Although he continued to write, Nile did not perform live or record again until a 1987 performance in Oslo, Norway, with Eric Andersen. A videotape of Nile’s performance in Norway prompted a Columbia talent scout to sign him to the label in 1988, but production on his album didn’t start for two more years. Issued in 1991, His Columbia Records CD Places I Have Never Been contained the songs "Everybody Needs A Hammer" and "Heaven Help The Lonely." Places I Have Never Been featured appearances by backing musicians including Richard Thompson, Loudon Wainwright III, Roger McGuinn, and members of the Hooters and the Roches. His 1992 EP release, Hard Times in America, became a favorite among some listeners in Europe.
Nile has recorded and performed with many musicians, including Ringo Starr, Tori Amos, Elvis Costello, Lucinda Williams, Ian Hunter, and Barenaked Ladies. A live Central Park concert album, Willie Nile-Archive Alive, was released on Archive Recordings, and Nile was one of the vocalists on the ensemble album Largo, along with Joan Osborne, Cyndi Lauper, Levon Helm, The Chieftains, Taj Mahal and Carole King. Another project found Nile writing and performing most of the songs for the soundtrack to the Kevin McLaughlin film Pinch Me!
In the fall of 2003, Nile was invited to share the stage at three concerts with Bruce Springsteen and the E Street Band, including the two final Giants Stadium shows.
“Nile’s defining quality is his charismatic spirit. It’s a passion and enthusiasm that is infectious and earned Nile the admiration of fans and peers alike.” From Shea to the clubs and concert halls of Europe, "his live performances are legendary.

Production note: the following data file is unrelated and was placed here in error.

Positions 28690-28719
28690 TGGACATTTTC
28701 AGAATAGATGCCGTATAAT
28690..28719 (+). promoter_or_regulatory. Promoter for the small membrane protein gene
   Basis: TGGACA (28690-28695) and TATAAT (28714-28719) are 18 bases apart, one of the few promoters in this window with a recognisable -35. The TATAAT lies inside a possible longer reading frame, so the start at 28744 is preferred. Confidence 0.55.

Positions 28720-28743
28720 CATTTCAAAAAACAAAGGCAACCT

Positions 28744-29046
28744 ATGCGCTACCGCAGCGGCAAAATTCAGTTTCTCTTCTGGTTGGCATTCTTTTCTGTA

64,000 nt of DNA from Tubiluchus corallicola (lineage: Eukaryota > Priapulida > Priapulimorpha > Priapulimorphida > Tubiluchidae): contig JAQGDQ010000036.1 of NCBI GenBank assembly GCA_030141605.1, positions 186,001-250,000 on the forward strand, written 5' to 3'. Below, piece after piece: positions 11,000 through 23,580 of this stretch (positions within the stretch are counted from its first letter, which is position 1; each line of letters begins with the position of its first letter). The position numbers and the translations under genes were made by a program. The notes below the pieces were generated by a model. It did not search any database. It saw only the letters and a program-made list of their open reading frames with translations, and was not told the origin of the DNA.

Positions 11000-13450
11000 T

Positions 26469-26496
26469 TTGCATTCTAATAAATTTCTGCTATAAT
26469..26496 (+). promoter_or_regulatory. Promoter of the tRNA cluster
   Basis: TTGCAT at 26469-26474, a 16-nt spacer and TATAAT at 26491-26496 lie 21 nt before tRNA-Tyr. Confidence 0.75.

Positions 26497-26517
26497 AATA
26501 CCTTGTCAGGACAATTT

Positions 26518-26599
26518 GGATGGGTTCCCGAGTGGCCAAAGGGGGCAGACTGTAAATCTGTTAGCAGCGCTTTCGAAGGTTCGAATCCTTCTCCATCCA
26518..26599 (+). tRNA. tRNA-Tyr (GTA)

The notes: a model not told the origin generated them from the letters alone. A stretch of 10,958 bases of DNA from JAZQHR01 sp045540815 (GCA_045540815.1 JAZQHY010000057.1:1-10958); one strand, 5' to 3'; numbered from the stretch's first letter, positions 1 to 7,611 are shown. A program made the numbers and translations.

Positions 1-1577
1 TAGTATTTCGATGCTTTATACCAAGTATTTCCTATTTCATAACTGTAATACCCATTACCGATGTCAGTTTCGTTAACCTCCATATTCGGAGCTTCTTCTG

* 1980 – Willie Nile
* 1981 – Golden Down
* 1991 – Places I Have Never Been
* 1999 – Beautiful Wreck of the World
* 2006 – Streets of New York
* 2009 – House Of A Thousand Guitars
* 2010 – The Innocent Ones
* 1997 – Live in Central Park – Archive Alive!
* 2007 – Live at Turning Point
* 2008 – Live From the Streets of New York
Gathering together his resources over time, he put out his first self-released album, Beautiful Wreck of the World, in 1999. It was chosen as one of the Top Ten Albums of the Year by critics at Billboard Magazine, The Village Voice and Stereo Review. Lucinda Williams called "On the Road to Calvary," Nile’s song for Jeff Buckley, "One of the most beautiful songs I’ve ever heard." The album reached the finals of the Independent Music Awards for Best Rock Album of the Year.
In 2006, Nile released Streets of New York, which some consider to be his best work to date, due to quality production and clever songwriting. Former Time magazine music critic and Academy Award winning screenwriter Jay Cocks writes of Streets of New York, "The tunes he writes and plays with such blowtorch vibrancy get the myth and magic and danger and sadness and love in this town–of this town–truer, and righter, than anything I’ve heard since Dion. This record is a head-twister and heart-wrencher. It’s rock and roll at its best. It’s New York at its best. And there’s nothing better than that."
House Of A Thousand Guitars was released on April 14, 2009.
On September 30, 2009, at his show at Giants Stadium in E. Rutherford, NJ, Bruce Springsteen invited Nile on stage to play with the E Street Band.
In addition, on November 22, 2009 Bruce Springsteen again invited him onstage to play the second last song of Springsteen’s final concert of his tour, which was in Willie’s hometown of Buffalo at HSBC Arena. Nile joined Springsteen and the E Street Band for the cover of Jackie Wilson’s "Higher and Higher".